A criminal background check will also reveal any pending cases. Keep in mind that the disposition will change in a pending case if the person is convicted or acquitted in the future and a final disposition is made. The same applies to dispositions with suspended or delayed sentencing. If the person fails to comply with the terms of their probation or treatment program, for example, they may be subject to sentencing in the future.

What Disposition Means On A Criminal Background Check

Ultimately, what do dispositions mean on a criminal background check? For prospective employers, the information revealed in dispositions may have a significant impact on hiring decisions. If a report shows that a candidate has a serious conviction—or even multiple convictions—the perceived risk in hiring them may rise substantially. Additionally, the outcome of a “pending disposition” could affect a candidate’s ability to do a job in the future.

It’s important to note that criminal records and their resulting dispositions may only appear on a candidate’s criminal background check report for a limited time. While felonies and misdemeanors may continue showing up on a person’s record permanently in some states, other states limit this reporting to seven years for felonies, and five or seven years for misdemeanors. Infractions are limited to seven years under federal law. Depending on the types of searches ordered, a criminal background report may contain results from national, federal, state and county databases.

It’s a common misconception that a non-conviction means that a person will not have a criminal record on their background check report. A non-conviction in relation to a criminal matter in the court will always result in a criminal record and may appear on a background check for up to seven years; however, the disposition, or outcome of interaction with the court, is what’s important to understand. 

Background Checks & Compliance

To help employers comply with guidance from the Equal Employment Opportunity Commission (EEOC) and with state laws that restrict the use of arrest records in employment screening, some background check providers, including GoodHire, do not report non-convictions on background check results. (However, GoodHire does report pending cases and convictions that are deemed reportable under federal and state laws to ensure employers are aware of the candidate’s criminal records.)

Because a candidate’s criminal history is sensitive information, it’s important to understand how to read a background check and handle the process with care. In order to run a criminal background check, the Fair Credit Reporting Act (FCRA) requires employers to obtain written consent from the candidate, and follow the adverse action process if they decide to decline a candidate based on the results of information found in a background screening.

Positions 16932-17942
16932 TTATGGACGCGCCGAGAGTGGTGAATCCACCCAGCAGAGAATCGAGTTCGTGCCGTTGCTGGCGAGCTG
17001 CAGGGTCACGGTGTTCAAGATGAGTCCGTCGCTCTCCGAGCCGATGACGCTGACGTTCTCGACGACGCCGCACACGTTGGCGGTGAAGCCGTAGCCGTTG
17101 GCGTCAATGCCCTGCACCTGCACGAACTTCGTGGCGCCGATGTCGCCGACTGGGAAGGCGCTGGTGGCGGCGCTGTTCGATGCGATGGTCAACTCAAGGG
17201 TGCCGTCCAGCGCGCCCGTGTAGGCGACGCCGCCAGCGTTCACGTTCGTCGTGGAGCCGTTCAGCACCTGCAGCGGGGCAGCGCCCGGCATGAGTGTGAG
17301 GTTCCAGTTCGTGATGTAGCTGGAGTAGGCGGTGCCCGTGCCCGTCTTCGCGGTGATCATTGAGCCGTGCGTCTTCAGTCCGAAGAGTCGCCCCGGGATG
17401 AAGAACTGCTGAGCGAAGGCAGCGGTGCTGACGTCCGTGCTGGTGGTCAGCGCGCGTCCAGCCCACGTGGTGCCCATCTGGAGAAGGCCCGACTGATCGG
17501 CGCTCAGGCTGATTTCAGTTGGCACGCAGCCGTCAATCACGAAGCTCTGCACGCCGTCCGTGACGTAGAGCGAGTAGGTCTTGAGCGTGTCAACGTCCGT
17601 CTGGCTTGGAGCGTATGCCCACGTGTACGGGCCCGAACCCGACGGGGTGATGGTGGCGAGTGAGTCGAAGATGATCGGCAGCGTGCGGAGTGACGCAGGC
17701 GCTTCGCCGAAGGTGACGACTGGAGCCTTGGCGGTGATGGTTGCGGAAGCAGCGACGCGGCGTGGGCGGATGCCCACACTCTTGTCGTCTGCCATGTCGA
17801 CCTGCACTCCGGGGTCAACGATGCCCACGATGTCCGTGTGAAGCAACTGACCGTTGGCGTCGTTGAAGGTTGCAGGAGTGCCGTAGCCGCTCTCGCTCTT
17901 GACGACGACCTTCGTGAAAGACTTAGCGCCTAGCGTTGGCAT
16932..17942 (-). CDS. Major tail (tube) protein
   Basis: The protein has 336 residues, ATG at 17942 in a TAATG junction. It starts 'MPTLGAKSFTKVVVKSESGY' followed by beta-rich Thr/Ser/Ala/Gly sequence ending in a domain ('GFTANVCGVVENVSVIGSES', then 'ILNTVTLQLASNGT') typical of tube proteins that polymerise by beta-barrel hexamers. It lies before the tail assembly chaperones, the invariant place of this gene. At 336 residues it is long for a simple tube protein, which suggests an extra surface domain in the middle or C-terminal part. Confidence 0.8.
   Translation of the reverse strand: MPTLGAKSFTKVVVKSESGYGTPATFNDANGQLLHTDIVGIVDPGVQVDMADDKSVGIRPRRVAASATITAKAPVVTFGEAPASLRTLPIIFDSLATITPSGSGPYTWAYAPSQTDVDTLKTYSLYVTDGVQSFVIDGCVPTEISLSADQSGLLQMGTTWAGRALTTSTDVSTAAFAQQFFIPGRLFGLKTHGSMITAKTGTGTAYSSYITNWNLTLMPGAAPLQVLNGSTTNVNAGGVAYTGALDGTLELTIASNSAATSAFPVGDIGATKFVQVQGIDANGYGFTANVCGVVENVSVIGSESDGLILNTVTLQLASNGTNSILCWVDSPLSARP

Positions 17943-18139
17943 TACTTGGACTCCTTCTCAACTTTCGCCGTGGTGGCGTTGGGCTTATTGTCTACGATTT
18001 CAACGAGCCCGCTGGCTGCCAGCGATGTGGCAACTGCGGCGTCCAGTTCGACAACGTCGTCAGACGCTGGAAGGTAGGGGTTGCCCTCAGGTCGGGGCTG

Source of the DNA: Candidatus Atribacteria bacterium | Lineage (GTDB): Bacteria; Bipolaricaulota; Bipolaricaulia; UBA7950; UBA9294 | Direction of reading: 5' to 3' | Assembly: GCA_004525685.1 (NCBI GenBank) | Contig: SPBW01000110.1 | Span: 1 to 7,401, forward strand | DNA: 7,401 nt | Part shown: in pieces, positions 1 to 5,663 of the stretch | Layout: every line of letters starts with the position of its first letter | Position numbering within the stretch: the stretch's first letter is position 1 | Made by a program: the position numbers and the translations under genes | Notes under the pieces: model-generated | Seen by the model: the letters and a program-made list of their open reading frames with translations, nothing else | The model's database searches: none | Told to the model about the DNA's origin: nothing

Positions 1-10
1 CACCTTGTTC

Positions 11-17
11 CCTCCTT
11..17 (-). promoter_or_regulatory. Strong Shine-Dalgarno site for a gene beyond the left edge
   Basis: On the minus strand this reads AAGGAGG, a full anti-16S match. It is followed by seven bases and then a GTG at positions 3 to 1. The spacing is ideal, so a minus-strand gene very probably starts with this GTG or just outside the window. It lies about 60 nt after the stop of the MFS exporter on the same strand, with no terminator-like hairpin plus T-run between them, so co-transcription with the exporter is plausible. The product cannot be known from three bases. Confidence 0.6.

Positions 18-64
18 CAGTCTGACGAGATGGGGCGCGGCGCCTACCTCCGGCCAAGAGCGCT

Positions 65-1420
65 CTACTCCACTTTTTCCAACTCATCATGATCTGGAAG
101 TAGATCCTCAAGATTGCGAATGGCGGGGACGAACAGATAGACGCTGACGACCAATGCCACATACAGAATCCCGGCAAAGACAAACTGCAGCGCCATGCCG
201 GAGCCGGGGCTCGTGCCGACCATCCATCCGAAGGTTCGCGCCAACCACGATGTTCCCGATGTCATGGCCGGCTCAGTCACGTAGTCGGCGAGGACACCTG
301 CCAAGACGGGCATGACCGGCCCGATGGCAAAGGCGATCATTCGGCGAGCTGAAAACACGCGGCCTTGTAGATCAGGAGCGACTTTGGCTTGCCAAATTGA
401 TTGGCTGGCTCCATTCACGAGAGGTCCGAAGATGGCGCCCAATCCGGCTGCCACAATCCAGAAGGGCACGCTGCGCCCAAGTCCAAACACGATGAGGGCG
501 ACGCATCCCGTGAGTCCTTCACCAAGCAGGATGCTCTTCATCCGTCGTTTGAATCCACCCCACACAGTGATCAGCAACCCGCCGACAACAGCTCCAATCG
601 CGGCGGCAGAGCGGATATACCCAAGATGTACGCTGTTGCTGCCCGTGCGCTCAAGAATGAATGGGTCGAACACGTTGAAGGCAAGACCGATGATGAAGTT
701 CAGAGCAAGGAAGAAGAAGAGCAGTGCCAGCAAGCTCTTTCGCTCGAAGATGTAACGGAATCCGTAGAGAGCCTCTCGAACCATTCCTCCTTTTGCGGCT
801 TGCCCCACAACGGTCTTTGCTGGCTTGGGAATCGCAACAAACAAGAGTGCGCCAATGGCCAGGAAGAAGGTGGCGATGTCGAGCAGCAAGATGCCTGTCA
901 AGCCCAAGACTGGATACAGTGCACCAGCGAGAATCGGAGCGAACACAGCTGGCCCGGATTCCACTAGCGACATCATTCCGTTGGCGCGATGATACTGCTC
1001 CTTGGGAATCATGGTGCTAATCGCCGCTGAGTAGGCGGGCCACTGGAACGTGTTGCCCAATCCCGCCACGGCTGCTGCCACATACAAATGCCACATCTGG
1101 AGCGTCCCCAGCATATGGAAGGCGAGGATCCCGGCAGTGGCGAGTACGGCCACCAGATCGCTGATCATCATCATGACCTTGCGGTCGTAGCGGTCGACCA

Hiring practices must be consistent and non-discriminatory, and should be clearly outlined in your company’s hiring policy. EEOC guidance suggests delaying background checks and records-related inquiries until after making a conditional offer of employment. The EEOC also offers the following guidelines—sometimes called “Green factors” after the case Green vs. Missouri Pacific Railroad—to guide your consideration of a candidate’s criminal background:

  • The nature and gravity of the offense
  • The time elapsed since the offense
  • The nature of the job sought

Get Comprehensive Criminal Background Checks With GoodHire

Making decisions based on accurate, up-to-date information on a candidate’s criminal background can help you minimize risk and ensure a more secure workplace for your organization’s employees and customers. GoodHire’s criminal background checks show felony convictions, misdemeanors, active warrants, and infractions, as well as appearance in sex offender registries.

Working with an accredited employment screening provider like GoodHire can help you access comprehensive criminal background information that is relevant to the position you’re hiring for—including any past or current dispositions and sentences.


The resources provided here are for educational purposes only and do not constitute legal advice. We advise you to consult your own counsel if you have legal questions related to your specific practices and compliance with applicable laws.

About the Author

Gayle writes about GoodHire’s screening services to inform employers about background check best practices.

Photo of author

Author J Lipsky

Thank you for visiting businessfinancenews.com

Leave a Comment

Business Finance

About Us

Business Finance News is a brand oriented to business owners and dedicated to analyzing and comparing the cost and conditions of B2B procurement of goods and services through free quotes delivered by business partners.


Address 5050 Quorum Drive, (75254) Dallas TX

telephone 844-368-6072